12 items from 2016
The 2016 presidential race may have some real-life characters of its own, but some of our favorite politicians have been created by actors. Before you gear up to elect the 45th president of the United States (and celebrate Presidents Day on Feb. 15), remember these 14 great— and not-so-great—film and TV presidents. President Josiah Edward Bartlet (Martin Sheen, “The West Wing”)Leave it to Aaron Sorkin to create one of television’s greatest presidents. A main focus of long-running series “The West Wing,” Josiah “Jed” Bartlet was portrayed by Sheen with a stately blend of honesty, humor, intelligence, and strength. This Democratic president served two terms (with a brief break due to the kidnapping of a relative), and faced many political, personal, and physical battles with the help of his staff. President James Marshall (Harrison Ford, “Air Force One”)Shortly after working with Russian Special Forces to capture and detain a high-powered terrorist, »
Agustin's crime drama Badge of Honor came out on DVD last week and we have three DVDs to giveaway. On her first day of the job, brand new Internal Affairs detective, Jessica Dawson (Mena Suvari), gets caught up in the aftermath of a violent drug bust that includes an officer shooting of an innocent young teenager. The facts, as reported by the two narcotic detectives, just don't seem to add up. As she struggles to find the truth, the ramifications of a single lie reverberate throughout the whole precinct. Soon she finds she can't trust anyone, including the precinct captain (Martin Sheen). In this gritty crime thriller that could be ripped from today's headlines, it's cop vs. cop in a deadly fight for honor.As with our...
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As Ryan Murphy's "American Crime Story: The People v O.J. Simpson" series premieres this week on the FX network (and to strong debut ratings), veteran actor Martin Sheen has announced that he's shopping around a true-crime series to TV networks that will unfold in a similar manner to Netflix's hit "Making a Murderer," which will focus on alleged evidence that “exonerates” Simpson in the 1994 murders of Nicole Brown Simpson and Ronald Goldman. Sheen is teaming up with Dallas-based investigator William Dear, who says he has spent 21 years collecting what he calls "hard evidence" that he believes exonerates Simpson of the double murders. “People are fascinated with true crime. I know the time is right for people to look at this O.J. thing,” Dear told the New York Daily News today, adding that the project is being sold as an 8 to 10-part miniseries which, like Netflix's "Making a Murderer, »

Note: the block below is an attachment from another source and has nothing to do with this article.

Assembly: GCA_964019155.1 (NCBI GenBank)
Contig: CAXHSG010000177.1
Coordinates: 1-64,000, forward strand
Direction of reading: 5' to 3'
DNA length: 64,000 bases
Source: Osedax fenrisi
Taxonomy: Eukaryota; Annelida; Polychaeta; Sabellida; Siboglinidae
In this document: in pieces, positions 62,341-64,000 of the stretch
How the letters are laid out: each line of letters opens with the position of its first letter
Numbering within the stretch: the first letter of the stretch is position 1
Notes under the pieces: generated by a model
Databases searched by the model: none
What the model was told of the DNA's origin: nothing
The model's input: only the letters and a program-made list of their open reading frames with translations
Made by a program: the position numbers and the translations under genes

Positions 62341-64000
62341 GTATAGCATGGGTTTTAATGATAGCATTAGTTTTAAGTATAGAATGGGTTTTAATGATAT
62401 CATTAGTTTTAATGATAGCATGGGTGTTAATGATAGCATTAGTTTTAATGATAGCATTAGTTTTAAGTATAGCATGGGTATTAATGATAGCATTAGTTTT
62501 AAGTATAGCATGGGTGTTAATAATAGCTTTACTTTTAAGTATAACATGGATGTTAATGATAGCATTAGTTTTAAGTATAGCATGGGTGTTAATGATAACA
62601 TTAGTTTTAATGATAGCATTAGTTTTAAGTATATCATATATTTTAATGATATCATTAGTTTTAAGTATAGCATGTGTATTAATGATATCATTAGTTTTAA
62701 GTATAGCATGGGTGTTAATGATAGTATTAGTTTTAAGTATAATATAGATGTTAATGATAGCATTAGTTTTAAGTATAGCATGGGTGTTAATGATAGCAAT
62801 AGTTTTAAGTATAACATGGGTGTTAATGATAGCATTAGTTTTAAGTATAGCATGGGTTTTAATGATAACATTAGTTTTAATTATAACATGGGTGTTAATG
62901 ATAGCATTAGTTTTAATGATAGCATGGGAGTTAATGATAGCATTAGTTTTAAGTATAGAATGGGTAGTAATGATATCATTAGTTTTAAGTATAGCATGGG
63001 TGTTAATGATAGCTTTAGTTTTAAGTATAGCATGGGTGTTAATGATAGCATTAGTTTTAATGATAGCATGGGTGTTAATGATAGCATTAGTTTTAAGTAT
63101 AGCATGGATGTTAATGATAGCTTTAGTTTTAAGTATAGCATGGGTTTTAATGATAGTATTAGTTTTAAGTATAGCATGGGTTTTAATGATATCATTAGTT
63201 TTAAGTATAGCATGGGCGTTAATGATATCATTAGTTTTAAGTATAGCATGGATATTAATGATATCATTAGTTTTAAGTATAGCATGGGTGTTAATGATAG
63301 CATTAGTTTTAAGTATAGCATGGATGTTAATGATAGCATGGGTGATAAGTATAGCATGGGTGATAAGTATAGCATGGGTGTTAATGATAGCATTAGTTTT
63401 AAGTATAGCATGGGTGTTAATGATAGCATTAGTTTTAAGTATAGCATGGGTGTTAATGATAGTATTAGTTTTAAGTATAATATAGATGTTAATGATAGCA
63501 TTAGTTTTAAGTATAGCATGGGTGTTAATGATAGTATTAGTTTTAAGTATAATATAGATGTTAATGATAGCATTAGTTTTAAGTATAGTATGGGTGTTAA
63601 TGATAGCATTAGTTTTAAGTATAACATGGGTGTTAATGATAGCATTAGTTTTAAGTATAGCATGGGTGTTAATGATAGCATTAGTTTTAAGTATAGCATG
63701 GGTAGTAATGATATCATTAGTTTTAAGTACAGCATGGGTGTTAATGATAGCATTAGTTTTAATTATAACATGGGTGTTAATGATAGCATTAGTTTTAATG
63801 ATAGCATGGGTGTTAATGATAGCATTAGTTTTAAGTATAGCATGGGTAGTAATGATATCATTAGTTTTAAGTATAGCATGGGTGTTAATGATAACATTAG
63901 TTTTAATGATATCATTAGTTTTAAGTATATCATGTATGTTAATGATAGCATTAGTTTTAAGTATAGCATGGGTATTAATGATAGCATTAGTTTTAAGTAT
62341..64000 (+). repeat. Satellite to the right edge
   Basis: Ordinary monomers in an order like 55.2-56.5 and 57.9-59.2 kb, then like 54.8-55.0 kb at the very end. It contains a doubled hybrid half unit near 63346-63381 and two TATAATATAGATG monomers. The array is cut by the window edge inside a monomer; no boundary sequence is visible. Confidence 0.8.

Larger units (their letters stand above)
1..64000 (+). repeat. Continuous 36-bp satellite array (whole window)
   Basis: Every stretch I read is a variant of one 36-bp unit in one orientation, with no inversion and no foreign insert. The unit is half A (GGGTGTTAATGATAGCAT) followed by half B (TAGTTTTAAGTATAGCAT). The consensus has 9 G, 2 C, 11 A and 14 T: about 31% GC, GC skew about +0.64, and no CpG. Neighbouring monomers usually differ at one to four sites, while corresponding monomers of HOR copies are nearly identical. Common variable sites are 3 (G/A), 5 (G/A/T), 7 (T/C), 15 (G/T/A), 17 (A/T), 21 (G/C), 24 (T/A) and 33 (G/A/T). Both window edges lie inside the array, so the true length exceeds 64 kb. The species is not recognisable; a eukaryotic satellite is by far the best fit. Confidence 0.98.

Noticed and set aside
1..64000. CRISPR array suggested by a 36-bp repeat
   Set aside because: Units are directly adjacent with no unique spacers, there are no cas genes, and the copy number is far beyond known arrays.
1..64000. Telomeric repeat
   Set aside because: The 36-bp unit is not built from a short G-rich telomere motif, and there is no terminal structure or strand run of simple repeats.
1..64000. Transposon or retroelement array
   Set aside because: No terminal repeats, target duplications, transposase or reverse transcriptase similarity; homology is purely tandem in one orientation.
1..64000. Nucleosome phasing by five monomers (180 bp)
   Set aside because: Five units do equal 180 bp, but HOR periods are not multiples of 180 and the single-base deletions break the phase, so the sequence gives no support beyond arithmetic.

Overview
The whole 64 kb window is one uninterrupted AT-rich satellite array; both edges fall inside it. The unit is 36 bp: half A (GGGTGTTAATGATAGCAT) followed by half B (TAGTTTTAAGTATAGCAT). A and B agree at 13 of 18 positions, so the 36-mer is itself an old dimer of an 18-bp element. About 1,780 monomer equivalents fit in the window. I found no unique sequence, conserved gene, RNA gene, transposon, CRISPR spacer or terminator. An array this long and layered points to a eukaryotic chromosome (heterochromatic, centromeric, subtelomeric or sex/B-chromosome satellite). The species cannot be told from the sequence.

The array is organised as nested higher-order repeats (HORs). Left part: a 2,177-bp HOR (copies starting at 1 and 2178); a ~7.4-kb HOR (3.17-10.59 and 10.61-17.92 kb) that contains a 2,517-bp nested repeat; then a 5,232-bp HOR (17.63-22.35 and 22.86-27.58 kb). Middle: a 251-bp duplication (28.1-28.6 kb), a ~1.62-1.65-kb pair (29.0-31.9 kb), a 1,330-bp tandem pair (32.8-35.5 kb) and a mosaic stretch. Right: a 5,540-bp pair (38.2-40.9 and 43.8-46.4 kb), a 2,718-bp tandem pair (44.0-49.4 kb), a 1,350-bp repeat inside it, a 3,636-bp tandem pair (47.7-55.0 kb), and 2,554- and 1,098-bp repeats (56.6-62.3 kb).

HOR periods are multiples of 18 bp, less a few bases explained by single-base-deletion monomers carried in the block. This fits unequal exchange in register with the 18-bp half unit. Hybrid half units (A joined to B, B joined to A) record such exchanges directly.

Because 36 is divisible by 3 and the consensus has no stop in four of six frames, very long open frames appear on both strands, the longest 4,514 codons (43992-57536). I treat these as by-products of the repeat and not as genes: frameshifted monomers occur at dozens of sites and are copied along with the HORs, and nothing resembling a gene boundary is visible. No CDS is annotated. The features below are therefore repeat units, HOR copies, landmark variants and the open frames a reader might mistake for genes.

- Tambay A. Obenson
As Ryan Murphy's "American Crime Story: The People v O.J. Simpson" series premieres this week on the FX network (and to strong debut ratings), veteran actor Martin Sheen has announced that he's shopping around a true-crime series to TV networks that will unfold in a similar manner to Netflix's hit "Making a Murderer," which will focus on alleged evidence that “exonerates” Simpson in the 1994 murders of Nicole Brown Simpson and Ronald Goldman. Sheen is teaming up with Dallas-based investigator William Dear, who says he has spent 21 years collecting what he calls "hard evidence" that he believes exonerates Simpson of the double murders. “People are »
- Tambay A. Obenson
This story first appeared in the Feb. 12 issue of The Hollywood Reporter magazine. To receive the magazine, click here to subscribe. If you thought the O.J. Simpson saga would be put to bed after new projects on FX and Espn, think again. An undertaking backed by Martin Sheen is making the rounds, with TV execs eager to find the next true-crime hit. William Dear, a Dallas-based private investigator, says he has spent 21 years gathering "hard evidence" he believes exonerates the football Hall of Famer, who was acquitted of killing ex-wife Nicole Simpson and her
- Scott Johnson
It might be said that many of us love Netflix at the moment and, yes, I mean love. A sublime selection of programmes, films, originals and more have been gracing the streaming service and we’ve all been winners for some of the best television in years. Let alone the first series of Jessica Jones, Unbreakable Kimmy Schmidt, Daredevil, House of Cards, Master of None… and that’s just some I can think of right now. We’ve all found our favourites.